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By CHARLES RICHARDS
The city official at the center of a long-standing complaint that the City of Paris was “unfriendly” to contractors and small business owners has resigned and taken a job in another city.
Assistant Building Official Jeanna Scott’s last day was Friday, Dec. 21, city manager John Godwin told eParisExtra.com.
“She’s got a new job in Arlington with basically the same duties that she had for the City of Paris,” Godwin said. “Her grandkids, her kids live over there, so we will be close to them.”
“We have hired a new person already, from outside,” Godwin said. Joey Sleeper, 44, the senior plans examiner for the City of McKinney, will become Building Official for the City of Paris in about mid-January.
Sleeper “has got about 20 years of experience, a lot of certifications,” Godwin said.
Although Sleeper has been working in McKinney, he and his wife, Paris native Michelle Dennis Sleeper, live in Paris and they own a building on the west side of the Plaza where at one time she operated “Michelle’s Craft Shop.”
Sleeper has been commuting to his work in McKinney.
“After Jeanna told me she was leaving, we started searching for what would be the best fit,” said Shawn Napier, Director of Engineering, Planning & Development for the City of Paris.
“Since I knew Joey lived here, I called him and he was very interested,” said Napier, who worked with Sleeper at the City of Garland for a couple of years between 1995 and 1998. “We went ahead and posted the position, and he was really the only one who applied.”
Godwin said dealing with building permits in a business-friendly manner is something he and Napier talked about in seeking a new building official.
“Nothing against Jeanna, she worked super-hard and was very conscientious and didn’t deserve the reputation she got,” Godwin said.
“But this is an opportunity for us to get someone in here fresh and new, so let’s make sure whoever we get understands the value of customer service and so forth,” the manager said.
“Of course, he comes from McKinney, a super-fast growing place. He’s used to stress and people wanting things right away and that kind of thing,” Godwin said.
“Joey was telling me they have around 25 people in their building inspections and planning department,” Napier said. “That’s quite a difference with Paris. Jeanna and I were pretty much it.”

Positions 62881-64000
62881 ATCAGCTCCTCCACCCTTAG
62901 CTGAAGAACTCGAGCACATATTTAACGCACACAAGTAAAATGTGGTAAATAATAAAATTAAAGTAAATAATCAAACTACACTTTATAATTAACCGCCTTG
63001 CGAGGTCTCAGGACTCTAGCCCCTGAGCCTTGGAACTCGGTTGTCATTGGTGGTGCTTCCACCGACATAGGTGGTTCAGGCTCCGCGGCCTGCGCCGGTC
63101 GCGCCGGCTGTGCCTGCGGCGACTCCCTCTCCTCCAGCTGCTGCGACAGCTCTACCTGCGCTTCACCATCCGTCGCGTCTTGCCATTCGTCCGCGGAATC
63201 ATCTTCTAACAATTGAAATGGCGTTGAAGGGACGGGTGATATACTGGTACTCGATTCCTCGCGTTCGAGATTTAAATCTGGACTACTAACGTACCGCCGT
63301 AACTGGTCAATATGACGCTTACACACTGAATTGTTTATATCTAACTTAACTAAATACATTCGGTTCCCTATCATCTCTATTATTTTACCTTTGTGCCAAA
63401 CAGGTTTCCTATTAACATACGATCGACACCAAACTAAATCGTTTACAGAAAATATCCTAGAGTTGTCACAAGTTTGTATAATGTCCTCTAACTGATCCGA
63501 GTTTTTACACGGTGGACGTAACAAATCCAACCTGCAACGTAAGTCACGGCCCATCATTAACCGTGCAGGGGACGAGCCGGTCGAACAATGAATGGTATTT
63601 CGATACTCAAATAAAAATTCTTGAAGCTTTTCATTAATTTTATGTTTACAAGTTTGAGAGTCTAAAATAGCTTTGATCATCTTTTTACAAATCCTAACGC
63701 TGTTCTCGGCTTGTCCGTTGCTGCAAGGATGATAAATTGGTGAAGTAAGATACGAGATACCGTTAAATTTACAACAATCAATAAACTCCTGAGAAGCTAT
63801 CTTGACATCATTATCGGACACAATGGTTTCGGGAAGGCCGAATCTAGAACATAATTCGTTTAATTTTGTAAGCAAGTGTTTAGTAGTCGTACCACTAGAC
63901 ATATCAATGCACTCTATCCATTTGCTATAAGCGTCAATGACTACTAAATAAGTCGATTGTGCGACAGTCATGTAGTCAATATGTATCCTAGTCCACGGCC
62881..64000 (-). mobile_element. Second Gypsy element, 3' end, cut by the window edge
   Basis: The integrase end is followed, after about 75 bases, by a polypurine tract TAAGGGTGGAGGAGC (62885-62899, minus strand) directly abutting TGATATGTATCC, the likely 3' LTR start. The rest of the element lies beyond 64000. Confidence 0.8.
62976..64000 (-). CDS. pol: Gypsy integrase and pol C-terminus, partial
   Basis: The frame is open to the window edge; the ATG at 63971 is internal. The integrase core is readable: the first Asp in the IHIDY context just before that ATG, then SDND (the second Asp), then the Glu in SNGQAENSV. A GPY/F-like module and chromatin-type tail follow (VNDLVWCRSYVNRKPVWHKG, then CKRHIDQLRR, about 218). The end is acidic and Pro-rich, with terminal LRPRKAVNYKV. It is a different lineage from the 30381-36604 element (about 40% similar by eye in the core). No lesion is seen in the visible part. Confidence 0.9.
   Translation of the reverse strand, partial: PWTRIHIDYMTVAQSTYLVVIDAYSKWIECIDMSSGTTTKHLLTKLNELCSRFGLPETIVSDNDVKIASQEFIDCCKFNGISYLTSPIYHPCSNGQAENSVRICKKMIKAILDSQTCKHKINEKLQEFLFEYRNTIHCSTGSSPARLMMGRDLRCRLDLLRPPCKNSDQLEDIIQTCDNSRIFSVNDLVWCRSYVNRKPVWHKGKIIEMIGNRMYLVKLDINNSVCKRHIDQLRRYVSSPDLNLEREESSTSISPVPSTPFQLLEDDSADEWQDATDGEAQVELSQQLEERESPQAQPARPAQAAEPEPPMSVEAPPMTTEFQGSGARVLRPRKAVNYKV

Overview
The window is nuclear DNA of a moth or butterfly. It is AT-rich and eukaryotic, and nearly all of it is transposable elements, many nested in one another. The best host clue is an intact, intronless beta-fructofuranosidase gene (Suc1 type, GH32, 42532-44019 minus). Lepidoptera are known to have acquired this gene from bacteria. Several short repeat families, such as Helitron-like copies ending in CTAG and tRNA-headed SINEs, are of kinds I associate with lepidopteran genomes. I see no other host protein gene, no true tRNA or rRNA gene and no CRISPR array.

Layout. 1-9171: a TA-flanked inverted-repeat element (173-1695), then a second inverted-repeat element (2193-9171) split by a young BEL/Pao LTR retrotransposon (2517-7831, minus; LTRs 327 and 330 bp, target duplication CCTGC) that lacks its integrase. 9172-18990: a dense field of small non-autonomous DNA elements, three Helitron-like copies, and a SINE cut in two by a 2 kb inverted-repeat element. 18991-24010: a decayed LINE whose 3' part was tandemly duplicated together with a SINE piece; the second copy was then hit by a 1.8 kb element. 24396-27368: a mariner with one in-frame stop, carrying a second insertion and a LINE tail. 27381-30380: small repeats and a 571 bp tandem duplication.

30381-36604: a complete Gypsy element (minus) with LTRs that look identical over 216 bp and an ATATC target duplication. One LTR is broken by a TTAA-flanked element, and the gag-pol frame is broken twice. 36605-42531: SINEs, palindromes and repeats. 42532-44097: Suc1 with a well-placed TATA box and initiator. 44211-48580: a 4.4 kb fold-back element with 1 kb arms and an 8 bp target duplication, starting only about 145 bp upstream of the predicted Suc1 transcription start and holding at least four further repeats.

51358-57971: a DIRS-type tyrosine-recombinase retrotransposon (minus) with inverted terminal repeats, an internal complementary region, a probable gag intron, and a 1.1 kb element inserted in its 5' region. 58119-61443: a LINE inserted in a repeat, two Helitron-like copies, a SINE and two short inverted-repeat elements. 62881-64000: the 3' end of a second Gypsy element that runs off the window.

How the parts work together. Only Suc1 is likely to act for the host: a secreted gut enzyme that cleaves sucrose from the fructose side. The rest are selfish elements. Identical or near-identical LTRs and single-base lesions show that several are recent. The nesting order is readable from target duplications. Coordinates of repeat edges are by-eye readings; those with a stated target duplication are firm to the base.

Scott was “assistant” building official; Sleeper’s title will be simply “Building Official.”
“He’s got quite a list of certifications, an impressive list,” Napier said. “He’s coming in here with more certifications and licenses than Jeanna had, for sure., and he can also do inspections, like Robert Smith. He’ll definitely help us out.”
Sleeper holds a bachelor’s of science degree in construction engineering technology from Texas A&M-Commerce.
He is also a certified building official through the Council of American Building Officials, a Certified Plans Examiner, Building Inspector, Plumbing Inspector, Mechanical Inspector, Electrical Inspector, and Building Code Usability/Accessibility specialist through the International Conference of Building Officials.
After hearing a steady barrage of complaints early last year about how “business unfriendly” the City of Paris permitting staff was, Paris mayor AJ Hashmi arranged a meeting for contractors, small business owners and others to air their complaints.
People agreed to come only after the mayor promised that he and city councilman Edwin Pickle would be the only city officials present. The complainants said they feared reprisal from city staff.
“The biggest complaint,” the mayor said after the meeting with a roomful of people, “was that the City of Paris is unfriendly. Everyone had a complaint about (the person who processes the building permits).
“With her, it’s either black or white,” a contractor said of Scott. “There’s no gray area with her, no in between. There has to be some latitude, so they could come to a common sense solution.”
The contractor continued: “For 40 years, I drew my own house plans, but now I have to go hire somebody because I don’t have any sense. You got a lady up there reviewing decisions. If somebody is going to review it, I’d prefer someone qualified.”
Another person complained: “The permits are hard to get. I can understand why all these business people don’t want all this. Why are we not trying to make Paris grow? Why? Why?”
Mayor Hashmi responded: “The purpose of this meeting is to do that. We are going to try. Please don’t expect it to happen in six months. Give it some time. Now that you’ve told us, give us some time to address them. Hopefully, we’ll get some solutions.”
Napier said the new buildings official “is aware of the situation.”
“He read about it all as it was happening,” Napier said.
Part of the problem is that Paris went to a new international fire code and building code with new requirements, Napier said.
“He is going to help us out, no question about it,” Napier added.
“He knows the codes. He could quote them to you. He’s very familiar with the codes, whether residential or business. One of the things that’s going to help us out is he’s familiar with the inspection side of it. He’s licensed and certified to do every bit of it. He can do a lot of things that we’ve had to hire Bureau Veritas to do – some of the commercial inspections.”
Godwin said he is impressed with Sleeper’s credentials.
“He’s got so much knowledge and experience, and that really helps. That helps you provide good customer service if you’re really confident and competent, and know your stuff really well. Again, nothing against Jeanna. She had been doing it for only a couple of years.”